Plaintiff, on November 18, 1996, was arrested by the Buffalo Police Department for reckless driving and taken to Erie County Medical Center ("ECMC") where Plaintiff was admitted on emergency status. (R. 283-84). Plaintiff's admitting diagnosis was bipolar disorder, manic phase. (R. 283-84). Upon initial mental status examination by the attending physician, Hak Ko, M.D. ("Dr.Ko"), Plaintiff was extremely labile, irritable, angry, hostile, agitated and delusional, saying that he saw a sign on the wall that says that his 12 year old daughter was a crack addict and that's why he was driving around the street, 'to keep her from evil.' He was grossly delusional and manic and apparently has not been complying with his medications. There is a question about whether he was also abusing alcohol prior to his admission.

(R. 283).

Plaintiff was treated with Haldol, Lithium, Cogentin, and Ativan for his marked agitation and Plaintiff had to be restrained on two occasions during the first two days of his admission. (R. 283). Plaintiff showed a "fairly rapid improvement" with the medications and was willing to cooperate with follow up treatment, including Lithium and Depakote. (R. 283). Upon discharge, Plaintiff was markedly improved, his behavior was in good control and his was in no physical distress. (R. 284).

Plaintiff was involuntarily hospitalized for psychiatric treatment from November 15 through November 23, 1999 at Kaleida Health Center. (R. 366). Plaintiff's counselor at Mid-Erie Counseling and Treatment Services ("Mid-Erie") Elaine Frank ("Frank"), reported that at the time of such hospitalization, Plaintiff appeared to be non-compliant with his prescribed medications, and that his decompensation was initiated by the break-up of a personal relationship. (R. 366).

On November 15, 1999, Plaintiff's treating psychiatrist at Mid-Erie, Dr. Kung, *fn5 who had treated Plaintiff since July 22, 1999, completed a questionnaire regarding Plaintiff's ability to do work-related activities on a daily basis in a regular work setting. (R. 367-69 and 370). Dr. Kung reported Plaintiff had only a fair ability to follow work rules, relate to co-workers, deal with the public, use judgment, interact with supervisors, deal with work stresses, function independently and maintain attention and concentration. (R. 367). Dr. Kung commented that Plaintiff "appears to be manic," is easily agitated, and has great difficulty focusing or concentrating on task. (R. 367). According to Dr. Kung, Plaintiff only had a fair ability to understand, remember and carry out simple, detailed but not complex and complex job instructions. (R. 368). Dr. Kung noted Plaintiff's manic disorder, his thought organization and concentration were impaired, memory was intact, but comprehension was difficult to assess. (R. 368). Plaintiff had only a fair ability to maintain his personal appearance and to demonstrate reliability, and poor to no ability to behave in an emotionally stable manner or to relate predictably in social situations. (R. 368). Dr. Kung commented that Plaintiff appears agitated at times, is argumentative and challenging and reacts unpredictably in social or group settings. (R. 368). According to Dr. Kung, Plaintiff was not able to manage benefits in his own best interest. (R. 369).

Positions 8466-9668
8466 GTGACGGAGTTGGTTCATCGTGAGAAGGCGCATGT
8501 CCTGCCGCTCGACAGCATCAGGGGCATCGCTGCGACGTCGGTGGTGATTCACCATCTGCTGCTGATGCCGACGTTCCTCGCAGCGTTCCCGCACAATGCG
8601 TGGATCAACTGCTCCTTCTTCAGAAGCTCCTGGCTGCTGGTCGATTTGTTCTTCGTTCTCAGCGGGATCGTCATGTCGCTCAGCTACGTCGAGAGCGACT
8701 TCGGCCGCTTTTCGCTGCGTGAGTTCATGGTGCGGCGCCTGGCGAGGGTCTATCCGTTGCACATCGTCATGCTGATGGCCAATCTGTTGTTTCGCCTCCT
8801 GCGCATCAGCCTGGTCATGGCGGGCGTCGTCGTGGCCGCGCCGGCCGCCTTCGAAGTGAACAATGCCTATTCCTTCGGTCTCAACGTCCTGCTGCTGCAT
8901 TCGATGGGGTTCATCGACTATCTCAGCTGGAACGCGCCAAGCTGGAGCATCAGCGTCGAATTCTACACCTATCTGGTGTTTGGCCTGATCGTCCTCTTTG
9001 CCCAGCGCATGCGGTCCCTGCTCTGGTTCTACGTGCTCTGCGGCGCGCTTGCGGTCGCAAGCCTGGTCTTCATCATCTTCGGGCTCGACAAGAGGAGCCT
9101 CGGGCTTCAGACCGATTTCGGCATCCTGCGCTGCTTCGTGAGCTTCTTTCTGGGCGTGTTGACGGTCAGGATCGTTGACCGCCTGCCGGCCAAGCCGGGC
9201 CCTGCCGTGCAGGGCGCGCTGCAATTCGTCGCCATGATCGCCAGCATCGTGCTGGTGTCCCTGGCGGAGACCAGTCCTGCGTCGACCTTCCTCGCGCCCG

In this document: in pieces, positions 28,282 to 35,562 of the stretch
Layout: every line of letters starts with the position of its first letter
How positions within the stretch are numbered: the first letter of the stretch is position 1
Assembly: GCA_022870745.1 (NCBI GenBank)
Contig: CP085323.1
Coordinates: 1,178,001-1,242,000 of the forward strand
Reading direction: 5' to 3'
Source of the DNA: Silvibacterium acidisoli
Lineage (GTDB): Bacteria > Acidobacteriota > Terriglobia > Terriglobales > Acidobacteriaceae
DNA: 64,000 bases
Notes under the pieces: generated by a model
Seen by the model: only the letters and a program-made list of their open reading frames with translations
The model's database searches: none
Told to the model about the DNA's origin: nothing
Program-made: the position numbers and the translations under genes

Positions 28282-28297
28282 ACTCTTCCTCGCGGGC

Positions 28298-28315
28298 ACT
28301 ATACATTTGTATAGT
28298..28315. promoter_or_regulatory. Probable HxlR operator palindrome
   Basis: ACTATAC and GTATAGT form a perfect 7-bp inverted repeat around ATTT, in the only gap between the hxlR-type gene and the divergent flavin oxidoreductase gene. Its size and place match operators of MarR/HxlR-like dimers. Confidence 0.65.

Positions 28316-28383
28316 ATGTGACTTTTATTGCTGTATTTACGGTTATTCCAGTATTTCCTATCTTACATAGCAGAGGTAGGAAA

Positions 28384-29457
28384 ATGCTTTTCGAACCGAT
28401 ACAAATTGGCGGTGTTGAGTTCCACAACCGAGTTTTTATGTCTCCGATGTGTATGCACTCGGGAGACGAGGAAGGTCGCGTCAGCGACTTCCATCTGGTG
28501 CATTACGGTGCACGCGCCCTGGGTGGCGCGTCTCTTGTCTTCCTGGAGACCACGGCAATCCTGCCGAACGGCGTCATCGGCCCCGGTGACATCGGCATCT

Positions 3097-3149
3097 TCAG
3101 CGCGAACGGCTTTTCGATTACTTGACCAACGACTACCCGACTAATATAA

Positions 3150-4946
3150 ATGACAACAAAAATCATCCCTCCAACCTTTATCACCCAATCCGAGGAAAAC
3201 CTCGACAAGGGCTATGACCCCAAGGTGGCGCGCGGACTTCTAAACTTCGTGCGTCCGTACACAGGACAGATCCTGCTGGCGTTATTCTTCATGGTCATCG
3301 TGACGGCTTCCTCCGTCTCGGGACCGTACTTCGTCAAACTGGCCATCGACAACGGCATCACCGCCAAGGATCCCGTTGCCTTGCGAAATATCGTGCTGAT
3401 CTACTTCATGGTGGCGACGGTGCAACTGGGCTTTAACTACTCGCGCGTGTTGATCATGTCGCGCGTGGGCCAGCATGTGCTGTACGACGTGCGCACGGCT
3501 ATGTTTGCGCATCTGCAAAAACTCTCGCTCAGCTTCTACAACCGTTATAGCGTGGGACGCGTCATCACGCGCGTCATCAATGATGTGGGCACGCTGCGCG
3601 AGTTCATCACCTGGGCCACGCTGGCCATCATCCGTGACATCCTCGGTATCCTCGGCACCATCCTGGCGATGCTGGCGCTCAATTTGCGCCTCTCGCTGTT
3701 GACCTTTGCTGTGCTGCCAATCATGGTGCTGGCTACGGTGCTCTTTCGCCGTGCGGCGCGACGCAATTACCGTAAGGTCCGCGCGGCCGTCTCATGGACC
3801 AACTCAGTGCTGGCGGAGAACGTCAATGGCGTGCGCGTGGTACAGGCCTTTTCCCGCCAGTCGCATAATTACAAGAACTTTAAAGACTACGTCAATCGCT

On a Psychiatric Medical Report prepared by Dr. Kung on November 15, 1999, Plaintiff's diagnosis was listed as bipolar disorder manic and alcohol abuse. (R. 370-73). At Plaintiff's most recent mental status examination on October 25, 1999, Plaintiff was manic and somewhat agitated, his appearance was fair, his speech was clear and coherent, Plaintiff reported hearing voices telling him "bad things," although Plaintiff was coherent and relevant and without overt delusions, Plaintiff showed average intelligence, some insight, limited judgment and was advised to quit drinking. (R. 371). Dr. Kung explained that when Plaintiff is decompensated, he has "great difficulty" relating to staff and others, was argumentative, challenging and threatening in his behavior, and has very poor insight into his negative behavior. (R. 372). Dr. Kung further stated that when Plaintiff takes his prescribed medications and follows through with his treatments "he can be stable ...